Litigation pursuant to the Federal discrimination statutes is very fact intensive. Thus, there is no black and white rule by which you can decide if you have been the victim of disability discrimination. It will be dependent upon the particular facts of your case. The fact that you are a “qualified individual” with a recognized disability and have had an adverse employment experience does not necessarily mean that you have been the victim of discrimination. Employers have the right to discipline and fire an employee with disabilities, as long as the decision is not based upon discriminatory or other impermissible factors. I recommend that, if you in any way suspect that you have been a victim of disability discrimination, you should immediately arrange for a consultation with a knowledgeable employment attorney. After reviewing the facts of your case, a seasoned attorney will be able to give you an opinion as to whether any adverse employment action was the likely result of discrimination. Prompt consultation with an attorney is extremely important due to various laws that require you to take certain action within a certain period of time after the occurrence of discrimination. Failure to act in a timely manner may result in loss of your rights to recover, even if you can prove the existence of discrimination. Also, with the passage of time, valuable evidence can be lost, and the memories of witnesses may fade.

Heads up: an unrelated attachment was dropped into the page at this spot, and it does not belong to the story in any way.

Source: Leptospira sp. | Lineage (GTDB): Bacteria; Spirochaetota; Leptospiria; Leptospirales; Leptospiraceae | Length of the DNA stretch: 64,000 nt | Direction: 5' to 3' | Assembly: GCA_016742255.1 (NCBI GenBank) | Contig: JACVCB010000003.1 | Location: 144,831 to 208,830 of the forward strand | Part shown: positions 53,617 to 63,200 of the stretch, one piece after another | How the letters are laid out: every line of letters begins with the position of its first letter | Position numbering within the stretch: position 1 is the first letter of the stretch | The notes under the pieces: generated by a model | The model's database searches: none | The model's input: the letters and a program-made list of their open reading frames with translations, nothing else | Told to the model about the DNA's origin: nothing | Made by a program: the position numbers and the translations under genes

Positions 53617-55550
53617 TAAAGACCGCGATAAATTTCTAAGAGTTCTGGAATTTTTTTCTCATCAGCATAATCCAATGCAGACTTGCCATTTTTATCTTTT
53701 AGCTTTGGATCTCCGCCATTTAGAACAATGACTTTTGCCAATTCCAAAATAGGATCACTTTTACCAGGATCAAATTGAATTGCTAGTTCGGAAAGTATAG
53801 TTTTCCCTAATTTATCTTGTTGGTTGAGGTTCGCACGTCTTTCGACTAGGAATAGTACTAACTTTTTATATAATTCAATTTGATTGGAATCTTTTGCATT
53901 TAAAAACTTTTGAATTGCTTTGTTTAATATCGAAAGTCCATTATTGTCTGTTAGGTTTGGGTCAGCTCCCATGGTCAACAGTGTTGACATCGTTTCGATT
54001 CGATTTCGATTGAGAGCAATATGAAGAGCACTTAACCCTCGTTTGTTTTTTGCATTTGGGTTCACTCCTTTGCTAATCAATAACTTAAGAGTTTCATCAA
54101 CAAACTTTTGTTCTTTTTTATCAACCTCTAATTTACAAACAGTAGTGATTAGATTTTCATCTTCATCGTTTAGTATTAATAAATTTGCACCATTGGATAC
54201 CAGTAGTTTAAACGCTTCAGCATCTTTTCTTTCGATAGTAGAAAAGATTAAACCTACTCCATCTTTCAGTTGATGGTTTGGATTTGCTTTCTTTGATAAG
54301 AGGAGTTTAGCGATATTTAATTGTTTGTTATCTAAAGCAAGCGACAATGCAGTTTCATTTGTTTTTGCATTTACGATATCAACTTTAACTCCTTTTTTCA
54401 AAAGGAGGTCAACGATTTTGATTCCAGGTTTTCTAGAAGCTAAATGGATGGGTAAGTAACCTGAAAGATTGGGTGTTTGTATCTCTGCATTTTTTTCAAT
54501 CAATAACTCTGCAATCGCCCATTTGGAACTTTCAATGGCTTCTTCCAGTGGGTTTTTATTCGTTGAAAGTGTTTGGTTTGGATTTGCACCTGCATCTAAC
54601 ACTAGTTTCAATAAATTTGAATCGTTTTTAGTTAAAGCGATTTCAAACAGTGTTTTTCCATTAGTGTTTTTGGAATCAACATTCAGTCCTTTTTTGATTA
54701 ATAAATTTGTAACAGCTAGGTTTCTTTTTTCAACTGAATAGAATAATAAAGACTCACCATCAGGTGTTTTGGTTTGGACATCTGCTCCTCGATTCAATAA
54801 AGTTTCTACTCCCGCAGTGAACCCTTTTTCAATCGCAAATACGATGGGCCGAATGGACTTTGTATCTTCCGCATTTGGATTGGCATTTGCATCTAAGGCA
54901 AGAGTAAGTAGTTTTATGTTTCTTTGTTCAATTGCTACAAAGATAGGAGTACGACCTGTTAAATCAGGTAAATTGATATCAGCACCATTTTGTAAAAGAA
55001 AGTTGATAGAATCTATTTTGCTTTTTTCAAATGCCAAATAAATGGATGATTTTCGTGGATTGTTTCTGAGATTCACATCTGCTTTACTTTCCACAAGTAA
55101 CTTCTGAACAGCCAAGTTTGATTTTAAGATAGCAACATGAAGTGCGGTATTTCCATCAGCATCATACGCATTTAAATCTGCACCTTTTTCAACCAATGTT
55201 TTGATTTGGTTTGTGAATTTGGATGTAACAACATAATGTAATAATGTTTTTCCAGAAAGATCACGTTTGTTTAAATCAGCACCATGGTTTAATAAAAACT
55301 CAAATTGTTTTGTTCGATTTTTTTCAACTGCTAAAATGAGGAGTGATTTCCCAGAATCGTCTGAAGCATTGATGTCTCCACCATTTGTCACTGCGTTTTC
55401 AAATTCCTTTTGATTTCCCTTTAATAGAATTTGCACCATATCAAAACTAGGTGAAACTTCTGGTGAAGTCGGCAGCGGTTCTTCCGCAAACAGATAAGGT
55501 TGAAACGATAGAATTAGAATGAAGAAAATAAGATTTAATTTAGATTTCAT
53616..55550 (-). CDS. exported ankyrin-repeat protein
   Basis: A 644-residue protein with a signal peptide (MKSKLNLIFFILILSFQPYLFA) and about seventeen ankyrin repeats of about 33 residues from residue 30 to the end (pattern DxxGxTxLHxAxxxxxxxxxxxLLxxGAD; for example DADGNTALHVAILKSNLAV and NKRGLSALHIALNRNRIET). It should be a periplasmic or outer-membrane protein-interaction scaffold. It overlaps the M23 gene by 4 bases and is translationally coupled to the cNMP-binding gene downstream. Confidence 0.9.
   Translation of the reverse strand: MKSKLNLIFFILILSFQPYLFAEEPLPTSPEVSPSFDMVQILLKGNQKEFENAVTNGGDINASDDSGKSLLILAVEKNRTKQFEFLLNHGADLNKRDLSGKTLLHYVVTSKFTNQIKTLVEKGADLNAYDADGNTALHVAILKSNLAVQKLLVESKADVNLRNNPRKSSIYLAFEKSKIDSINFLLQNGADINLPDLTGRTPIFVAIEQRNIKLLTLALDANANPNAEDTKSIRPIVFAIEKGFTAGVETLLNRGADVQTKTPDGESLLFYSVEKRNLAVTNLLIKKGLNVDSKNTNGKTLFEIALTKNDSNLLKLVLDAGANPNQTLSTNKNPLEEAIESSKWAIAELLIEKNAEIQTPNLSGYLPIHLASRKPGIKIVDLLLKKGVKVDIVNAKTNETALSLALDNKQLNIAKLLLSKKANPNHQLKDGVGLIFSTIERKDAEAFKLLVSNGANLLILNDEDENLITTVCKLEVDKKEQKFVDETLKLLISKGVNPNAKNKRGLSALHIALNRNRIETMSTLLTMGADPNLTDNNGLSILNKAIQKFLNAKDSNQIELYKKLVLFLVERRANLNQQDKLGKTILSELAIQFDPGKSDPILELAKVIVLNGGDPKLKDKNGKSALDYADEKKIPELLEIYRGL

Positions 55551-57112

Disability discrimination can take many different forms. It can consist of comments about the disability, made by managers or executives, accompanied by some type of adverse employment action or decision. Such action might include a failure to promote, less favorable employment conditions, disciplinary proceedings, layoff or termination. It may consist of situations in which the worker is able to perform the “essential functions” of the job, with reasonable accommodation, and the employer refuses to accommodate. One of the keys in determining whether you have a claim under the ADA is whether the comments about the disability, the failure to make reasonable accommodation, or other discriminatory actions, in fact were the reason, or part of the reason, for the adverse employment action.
WHAT IS “REASONABLE ACCOMMODATION”?
An employer is not required to guess that an employee has a disability requiring accommodation. The employee must first advise the employer of his disability and make a request for a reasonable accommodation. Once a qualified individual with a disability has requested provision of a reasonable accommodation, the employer must make a reasonable effort to determine the appropriate accommodation. The appropriate reasonable accommodation is best determined through a flexible, interactive process that involves both the employer and the qualified individual with a disability. Thus, an employer is not solely responsible for identifying a reasonable accommodation.